Back in 2012, Kyle Munkittrick claimed that the Mass Effect video game series was “the most important science fiction universe of our generation.” More: “Mass Effect is the first blockbuster franchise in the postmodern era to directly confront a godless, meaningless universe indifferent to humanity. Amid the entertaining game play, the interspecies romance, and entertaining characters, cosmological questions about the value of existence influence every decision.” It’s just a shame that the series ended so poorly and undermined much of this thematic exploration. Via
For decades now, technologists, philosophers, and writers have been forecasting the arrival of the “Singularity,” that moment when artificial intelligence surpasses human intelligence and ushers in a new era of existence. Erik Sofge, however, argues that the Singularity is little more “a secular, [sci-fi]-based belief system” that ignores fundamental truths of how robotics, computers, and the human brain work.
Luke T. Harrington considers the the Roman Catholic and Eastern Orthodox churches convening in 2025 for an ecumenical council: “…it would be an incredible witness to the world if one of Christianity’s largest, oldest, and deepest schisms could be healed.”
Adam Felder did an informal study on how comments affect readers’ perspectives, and the results are (not) shocking: “Respondents who saw comments evaluated the article as being of lower quality — an 8 percent difference. In other words, authors are judged not just by what they write, but by how people respond. The presence of comments did not make a statistically significant difference in a person's likelihood to read more content by the same author, nor did it make an appreciable difference in respondent self-reported mood.” Via
The good people at Treble have compiled a list of the “10 Essential Iceland Albums” which features the usual suspects (e.g., Björk, Sigur Rós) as well as some possible surprises (e.g., Blur, Julianna Barwick).
What happens when scientific knowledge is made an absolute good? Tony Woodlief writes that you end up with a situation like that in Alabama where scientists failed to adequately explain the risks of a medical study involving premature infants. “I am not saying these are evil people. My point is that their restricted sense of what qualifies as knowledge enabled them to obscure from parents the very risks they considered significant. They now justify their obfuscation with an epistemological sleight of hand: we didn’t know because there was no mathematical proof.”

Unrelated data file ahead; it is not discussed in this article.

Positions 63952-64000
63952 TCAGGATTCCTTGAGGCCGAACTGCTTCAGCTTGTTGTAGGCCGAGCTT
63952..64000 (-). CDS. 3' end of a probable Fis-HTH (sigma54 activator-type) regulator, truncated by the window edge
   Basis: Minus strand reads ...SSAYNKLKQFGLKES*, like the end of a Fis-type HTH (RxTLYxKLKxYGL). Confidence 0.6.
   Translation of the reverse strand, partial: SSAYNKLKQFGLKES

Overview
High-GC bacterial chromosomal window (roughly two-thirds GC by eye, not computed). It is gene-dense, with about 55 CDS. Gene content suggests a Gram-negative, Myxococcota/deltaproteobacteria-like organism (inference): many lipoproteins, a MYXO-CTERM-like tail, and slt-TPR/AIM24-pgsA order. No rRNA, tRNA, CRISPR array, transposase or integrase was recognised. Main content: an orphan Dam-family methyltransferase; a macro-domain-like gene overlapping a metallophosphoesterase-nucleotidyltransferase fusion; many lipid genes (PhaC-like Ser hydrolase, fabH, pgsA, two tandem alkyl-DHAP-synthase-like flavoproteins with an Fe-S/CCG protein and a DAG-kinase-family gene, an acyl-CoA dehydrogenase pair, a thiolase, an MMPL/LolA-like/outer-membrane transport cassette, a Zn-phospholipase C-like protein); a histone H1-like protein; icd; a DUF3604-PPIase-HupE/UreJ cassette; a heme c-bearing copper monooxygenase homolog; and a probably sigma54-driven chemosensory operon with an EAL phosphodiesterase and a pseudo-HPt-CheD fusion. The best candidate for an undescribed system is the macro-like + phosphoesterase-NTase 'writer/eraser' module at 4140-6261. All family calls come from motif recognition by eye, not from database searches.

The fact that there’s growing evidence that fathers really do matter is — to this father, anyway — both very encouraging and very convicting.
Meanwhile, Hannah Anderson discusses why the Bible refers to God as our “Father”: “When the Scripture speaks of God as Father, it is not affirming His maleness or some form of culturally established patriarchy; it is affirming His character. It is affirming that He has not abandoned the children He has created. He has not walked away from us.” I’d never really thought of God’s father-ness in this way, so I really appreciate Anderson having written this piece.
Amy Peterson gives me another reason to hate reality TV, in this case, a “Christian” game show titled It Takes a Church that aims to help Christians find true love with the aid of their church. “[T]he presentation of romantic love and fulfillment in It Takes a Church was deeply problematic, presenting a syncretistic ‘American’ version of Christianity, adopting our culture’s obsession with romance and personal fulfillment and calling it Christian.”
Mat Blackwell discusses the “the tricky ethics of enjoying art made by bad people” (in this case, serial killers): “So here, then, is the crux of the issue at hand: the grey area between dark imagery on one hand, and the reality of that dark imagery on the other. It’s a difficult terrain, this grey area. It’s a taut material stretched thin between the exciting frisson of darkness over there, and the socially-necessary responsibilities of “being a decent person” over here. Basically, it’s the tension between wanting our artists to be able to deal with dark themes, and to deal with them authentically, and also wanting them not to turn out to be child-murdering fucktards at the same time.”